ents to
d
ea
l
w
i
t
h
rea
l
-wor
ld
app
li
cat
i
ons,suc
h
as nav
i
gat
i
on,target recogn
i-
tion,manufacturin
g
,photo interpretation,remote sensin
g
,etc.It is widel
y
un
-
d
erstoo
d
t
h
at many o
f
t
h
ese app
li
cat
i
ons requ
i
re v
i
s
i
on a
l
gor
i
t
h
ms an
d
systems
to work under partial occlusion,possibl
y
under hi
g
h clutter,low contrast,and
ch
ang
i
ng env
i
ronmenta
l
con
di
t
i
ons.T
hi
s requ
i
res t
h
at t
h
e v
i
s
i
on tec
h
n
i
que
s
should be robust and flexible to optimize performance in a
g
iven scenario
.
T
h
e

e
ld
o
f
mac
hi
ne
l
earn
i
ng
i
s
d
r
i
ven
b
y t
h
e
id
ea t
h
at computer a
l
gor
i
t
h
ms
and s
y
stems can improve their own performance with time.Machine learnin
g
has evolved fromthe relativel
y
“knowled
g
e-free”
g
eneral purpose learnin
g
s
y
s
-
tem,the “
p
erce
p
tron” [Rosenblatt,19
5
8],and decision-theoretic a
pp
roaches
f
or learnin
g
[Blockeel and De Raedt,1998],to s
y
mbolic learnin
g
of hi
g
h-leve
l
knowledge [Michalski et al.,1986],artificial neural networks [Rowley et al.
,
1998a],and
g
enetic al
g
orithms [DeJon
g
,1988].With the recent advances i
n
h
ar
d
ware an
d
so
f
tware,a var
i
ety o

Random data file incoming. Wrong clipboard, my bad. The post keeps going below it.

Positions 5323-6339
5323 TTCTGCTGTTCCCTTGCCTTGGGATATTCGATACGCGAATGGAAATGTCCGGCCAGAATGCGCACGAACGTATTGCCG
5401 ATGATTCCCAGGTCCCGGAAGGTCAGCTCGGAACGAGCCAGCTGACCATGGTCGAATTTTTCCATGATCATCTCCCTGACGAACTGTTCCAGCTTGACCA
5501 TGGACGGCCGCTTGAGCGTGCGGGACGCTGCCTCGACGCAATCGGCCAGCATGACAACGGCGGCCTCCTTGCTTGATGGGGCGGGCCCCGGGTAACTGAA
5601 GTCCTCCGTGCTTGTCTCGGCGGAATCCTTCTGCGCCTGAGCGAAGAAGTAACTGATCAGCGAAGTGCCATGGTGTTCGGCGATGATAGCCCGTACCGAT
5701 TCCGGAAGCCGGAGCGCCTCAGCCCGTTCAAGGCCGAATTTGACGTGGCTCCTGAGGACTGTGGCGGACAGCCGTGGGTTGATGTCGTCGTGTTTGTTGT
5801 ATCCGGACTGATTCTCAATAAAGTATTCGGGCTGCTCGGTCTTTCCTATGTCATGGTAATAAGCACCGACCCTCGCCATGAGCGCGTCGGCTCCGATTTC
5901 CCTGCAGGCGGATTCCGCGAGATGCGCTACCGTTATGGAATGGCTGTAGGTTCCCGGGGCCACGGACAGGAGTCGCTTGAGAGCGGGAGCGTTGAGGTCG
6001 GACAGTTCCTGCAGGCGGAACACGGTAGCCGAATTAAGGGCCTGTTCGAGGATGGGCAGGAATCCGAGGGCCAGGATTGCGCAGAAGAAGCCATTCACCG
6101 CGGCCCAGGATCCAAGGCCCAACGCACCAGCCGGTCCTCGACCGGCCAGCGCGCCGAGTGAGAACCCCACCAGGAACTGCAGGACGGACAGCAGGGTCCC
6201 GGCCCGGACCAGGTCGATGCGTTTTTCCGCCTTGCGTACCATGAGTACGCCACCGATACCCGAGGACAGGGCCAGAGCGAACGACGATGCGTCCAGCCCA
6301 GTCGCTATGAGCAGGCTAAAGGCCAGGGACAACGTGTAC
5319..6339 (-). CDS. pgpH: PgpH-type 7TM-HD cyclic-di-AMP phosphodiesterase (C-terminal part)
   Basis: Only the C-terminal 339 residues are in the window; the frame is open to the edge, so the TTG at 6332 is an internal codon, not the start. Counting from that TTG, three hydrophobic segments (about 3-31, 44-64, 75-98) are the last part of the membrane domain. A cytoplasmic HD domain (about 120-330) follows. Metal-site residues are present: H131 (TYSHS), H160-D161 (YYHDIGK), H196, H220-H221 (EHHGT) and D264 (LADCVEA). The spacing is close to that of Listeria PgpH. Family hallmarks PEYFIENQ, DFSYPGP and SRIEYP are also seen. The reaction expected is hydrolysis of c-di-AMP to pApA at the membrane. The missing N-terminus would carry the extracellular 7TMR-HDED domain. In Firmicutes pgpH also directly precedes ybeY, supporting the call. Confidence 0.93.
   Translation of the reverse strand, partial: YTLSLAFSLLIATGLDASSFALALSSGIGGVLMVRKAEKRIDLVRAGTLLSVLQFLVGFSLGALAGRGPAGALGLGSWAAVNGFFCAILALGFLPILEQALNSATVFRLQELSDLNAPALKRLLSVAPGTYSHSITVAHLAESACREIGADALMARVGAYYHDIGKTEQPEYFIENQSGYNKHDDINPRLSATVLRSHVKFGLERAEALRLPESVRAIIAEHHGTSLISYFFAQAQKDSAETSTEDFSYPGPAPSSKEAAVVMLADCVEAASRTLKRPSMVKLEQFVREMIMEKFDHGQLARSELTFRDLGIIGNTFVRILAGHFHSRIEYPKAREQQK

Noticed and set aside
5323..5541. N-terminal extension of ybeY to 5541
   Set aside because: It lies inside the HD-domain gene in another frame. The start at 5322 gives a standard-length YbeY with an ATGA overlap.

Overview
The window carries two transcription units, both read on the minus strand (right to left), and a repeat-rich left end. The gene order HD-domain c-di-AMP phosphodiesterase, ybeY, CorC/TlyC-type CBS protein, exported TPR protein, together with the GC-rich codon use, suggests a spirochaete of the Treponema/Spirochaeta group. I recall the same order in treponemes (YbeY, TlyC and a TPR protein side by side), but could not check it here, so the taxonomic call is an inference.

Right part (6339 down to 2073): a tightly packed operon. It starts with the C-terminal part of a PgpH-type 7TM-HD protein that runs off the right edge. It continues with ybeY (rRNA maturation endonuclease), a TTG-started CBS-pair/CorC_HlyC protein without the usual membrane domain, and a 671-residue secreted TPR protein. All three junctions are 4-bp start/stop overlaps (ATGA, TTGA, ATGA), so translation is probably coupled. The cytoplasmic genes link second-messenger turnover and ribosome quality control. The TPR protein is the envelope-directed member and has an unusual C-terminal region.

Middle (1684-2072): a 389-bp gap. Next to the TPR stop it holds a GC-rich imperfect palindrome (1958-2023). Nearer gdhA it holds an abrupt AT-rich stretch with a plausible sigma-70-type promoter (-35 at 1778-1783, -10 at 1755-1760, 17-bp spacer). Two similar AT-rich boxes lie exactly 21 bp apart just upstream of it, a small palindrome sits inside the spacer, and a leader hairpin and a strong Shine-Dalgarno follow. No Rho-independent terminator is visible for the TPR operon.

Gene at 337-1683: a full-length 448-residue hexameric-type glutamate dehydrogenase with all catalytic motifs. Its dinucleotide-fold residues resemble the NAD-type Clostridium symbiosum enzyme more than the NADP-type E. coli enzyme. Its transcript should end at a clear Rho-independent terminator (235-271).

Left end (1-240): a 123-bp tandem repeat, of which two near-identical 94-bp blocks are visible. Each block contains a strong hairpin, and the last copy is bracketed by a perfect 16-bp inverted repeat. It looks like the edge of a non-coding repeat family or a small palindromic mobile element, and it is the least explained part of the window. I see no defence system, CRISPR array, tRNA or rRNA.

f
pract
i
ca
l
app
li
cat
i
ons o
f
t
h
e mac
hi
ne
l
earn
-
i
n
g
research is emer
g
in
g
[Se
g
re,1992].
V
ision provides interestin
g
and challen
g
in
g
problems and a rich environ
-
m
ent to a
d
vance t
h
e state-o
f
-t
h
e art
i
n mac
hi
ne
l
earn
i
ng.Mac
hi
ne
l
earn
i
n
g
technolo
gy
has a stron
g
potential to contribute to the development of flexibl
e
xi
v
PREF
ACE
and robust vision al
g
orithms,thus improvin
g
the performance of practical vi
-
s
i
on systems.Learn
i
ng-
b
ase
d
v
i
s
i
on systems are expecte
d
to prov
id
e a
hi
g
h
er
level of competence and
g
reater
g
eneralit
y
.Learnin
g
ma
y
allow us to use th
e
e
xper
i
ence ga
i
ne
d i
n c r e a t
i
n g a v
i
s
i
o n s y s t e m
f
o r o n e a p p
l i
c a t
i
o n
d
o m a
i
n t
o
a vision s
y
stem for another domain b
y
developin
g
s
y
stems that acquire and
m
a
i
nta
i
n
k
now
l
e
d
ge.We c
l
a
i
m t
h
at
l
earn
i
ng represents t
h
e next c
h
a
ll
eng
i
n
g
f
rontier for com
p
uter vision research.
More specificall
y
,machine learnin
g
offers effective methods for computer
v
i
s
i
on
f
or automat
i
ng t
h
e mo
d
e
l
/concept acqu
i
s
i
t
i
on an
d
up
d
at
i
ng processes,
adaptin
g
task parameters and representations,and usin
g
experience for
g
ener
-
at
i
ng,ver
if
y
i
ng,an
d
mo
dif
y
i
ng
h
ypot
h
eses.Expan
di
ng t
hi
s
li
st o
f
compute
r
vision problems,we find that some of the applications of machine learnin
g
i
n computer v
i
s
i
on are:segmentat
i
on an
d f
e a t u r e e x t r a c t
i
o n;
l
e a r n
i
n g r u
l
e s,
r e l a t i o n s,f e a t u r e s,d i s c r i m i n a n t f u n c t i o n s,a n d e v a l u a t i o n s t r a t e
g
i e s;l e a r n i n
g
a n d r e fi n i n
g
v i s u a l m o d e l s;i n d e x i n